Ian: “For Brendan it was all about flying- Until he went to Southampton and saw the bombing of Southampton.

“Then something inside him turned at that point.

“That’s the moment he become a fighter pilot.

“That’s the moment for Brendan when it became a crusade.

“He uses of the word crusade when he talks about his involvement in the war.

“It became something like a sacred duty for him.

“He was fighting evil and it was simple.

“It was a simple case of good versus evil for Brendan.
“Seeing up close and personal the damage of Southampton, the devastation, it just brought it home for him.

“When you’re in a dogfight, it’s very much killing somebody from a distance and it’s a machine you’re firing at.

“You don’t get to see the human damage or the human cost involved in that sort of combat but Southampton was all so real for Brendan.

“That was very much a turning point in how he saw the war and his role in that war.

“During the Battle of Britain and everything, it was all about flying.

“That was his love.

“He just wanted to be up in that plane flying.

“We do try to get that across in the movie.

“Brendan’s first love really was flying.

“He has a love affair with Jean but I think it’s very much his first love, flying spitfires.”

He was also very calm when death came to him at that young age.

He took it like a man..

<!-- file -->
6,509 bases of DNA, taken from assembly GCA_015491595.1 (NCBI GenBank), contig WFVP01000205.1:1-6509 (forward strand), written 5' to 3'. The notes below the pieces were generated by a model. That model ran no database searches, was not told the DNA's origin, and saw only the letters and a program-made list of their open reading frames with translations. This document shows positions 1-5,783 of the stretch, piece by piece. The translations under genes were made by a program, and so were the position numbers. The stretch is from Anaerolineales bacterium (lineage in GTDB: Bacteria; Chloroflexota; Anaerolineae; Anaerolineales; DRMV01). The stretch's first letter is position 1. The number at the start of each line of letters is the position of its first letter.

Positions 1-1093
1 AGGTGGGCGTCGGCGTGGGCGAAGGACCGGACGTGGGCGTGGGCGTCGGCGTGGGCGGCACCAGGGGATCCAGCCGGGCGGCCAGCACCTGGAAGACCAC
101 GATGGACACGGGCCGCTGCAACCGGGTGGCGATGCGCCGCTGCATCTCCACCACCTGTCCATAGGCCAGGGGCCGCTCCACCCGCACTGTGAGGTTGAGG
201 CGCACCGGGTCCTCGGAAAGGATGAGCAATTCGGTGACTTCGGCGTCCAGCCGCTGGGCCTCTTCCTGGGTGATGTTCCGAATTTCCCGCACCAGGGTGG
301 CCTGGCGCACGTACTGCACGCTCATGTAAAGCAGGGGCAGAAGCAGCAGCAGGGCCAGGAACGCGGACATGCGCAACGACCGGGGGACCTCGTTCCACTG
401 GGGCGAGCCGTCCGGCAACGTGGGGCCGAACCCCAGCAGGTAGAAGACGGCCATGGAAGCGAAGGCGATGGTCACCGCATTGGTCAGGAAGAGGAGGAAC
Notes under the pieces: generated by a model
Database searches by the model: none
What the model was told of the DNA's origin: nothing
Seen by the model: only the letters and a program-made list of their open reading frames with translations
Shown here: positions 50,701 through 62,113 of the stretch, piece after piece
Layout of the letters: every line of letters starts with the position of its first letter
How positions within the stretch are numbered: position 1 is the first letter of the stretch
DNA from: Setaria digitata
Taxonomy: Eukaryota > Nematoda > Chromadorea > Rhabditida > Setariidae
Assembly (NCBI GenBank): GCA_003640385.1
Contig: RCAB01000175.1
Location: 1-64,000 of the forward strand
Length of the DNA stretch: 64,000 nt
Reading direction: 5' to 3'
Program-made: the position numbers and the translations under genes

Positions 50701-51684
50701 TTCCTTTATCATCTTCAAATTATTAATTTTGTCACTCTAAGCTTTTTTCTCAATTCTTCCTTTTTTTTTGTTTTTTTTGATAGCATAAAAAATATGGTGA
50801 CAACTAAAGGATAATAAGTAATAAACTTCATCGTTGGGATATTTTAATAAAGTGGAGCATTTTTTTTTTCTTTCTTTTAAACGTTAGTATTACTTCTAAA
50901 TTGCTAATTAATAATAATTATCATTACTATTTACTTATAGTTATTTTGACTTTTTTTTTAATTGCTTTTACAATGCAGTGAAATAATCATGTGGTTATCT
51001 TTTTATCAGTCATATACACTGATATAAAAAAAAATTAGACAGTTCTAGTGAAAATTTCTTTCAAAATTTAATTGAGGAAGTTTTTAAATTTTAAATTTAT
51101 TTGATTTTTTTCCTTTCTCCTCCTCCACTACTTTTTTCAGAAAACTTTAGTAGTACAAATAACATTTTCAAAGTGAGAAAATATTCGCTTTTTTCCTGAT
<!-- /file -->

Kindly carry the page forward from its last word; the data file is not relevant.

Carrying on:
Ian says: “He believed in fate and I think he got that from his mother.

“His mother was very much a believer of fate and she used to tell them the story of a bullet when they were caught in the crossfire. He was barely a year old and they were caught in the crossfire between the IRA and the Black and Tans and the bullet just missed Brendan by an inch.

“It was almost like a fated bullet and the irony is it’s a one in a million chance the bullet missed him and it was a 1 in a million chance bullet that killed him in the end, so there is a strange sense of fate at work through his story.”

He is still listed as missing in action..

Dominic says: “Yeah, his remains have never been found.

“The family have looked. There’s been several attempts to try and find where the wreckage is but it’s just such a vast body of water that the family pretty much said they don’t want any more expeditions. They don’t want any more search parties going out looking for the wreckage, it’s his final resting place.”

And he still holds proud records of being the youngest ever wing commander etc..

Dominic: “He had everything. He had the looks, the charisma.

Ian: “He was like a movie star. Him and Jean were a glamorous couple.”

Dominic: “But he hated the limelight.

“There were stories of him seeing the newspaper men coming down the street and he’d turn and run the other way.

“He hated any of that sort of publicity.

“That speaks about his character.

“He was such a humble, private man despite being one of the top scoring aces in World War Two.”

With that being his nature, what do you think he might make of there now being a film made about him?

Ian says: “He’d be embarrassed, ‘What’s all the fuss about?’

“We had the family historian at the screening who helped us so much during the script stages.

“He said that Brendan’s reaction would just be so embarrassed about all the fuss being made over him.

“That says it all about Brendan.

“He’s a guy who hated the limelight yet he deserves to be in the limelight.

“He’s such a great role model, somebody who just deserves to be remembered.”

Dominic: “We sort of allude to that in the film.

“There’s the scene in his engagement party and everybody’s dancing in the hall but he’s in a hallway by himself because he hates the limelight, even to the extent where it’s his big night and he’s on the outskirts.”

The Shamrock Spitfire is available on DVD and digital now.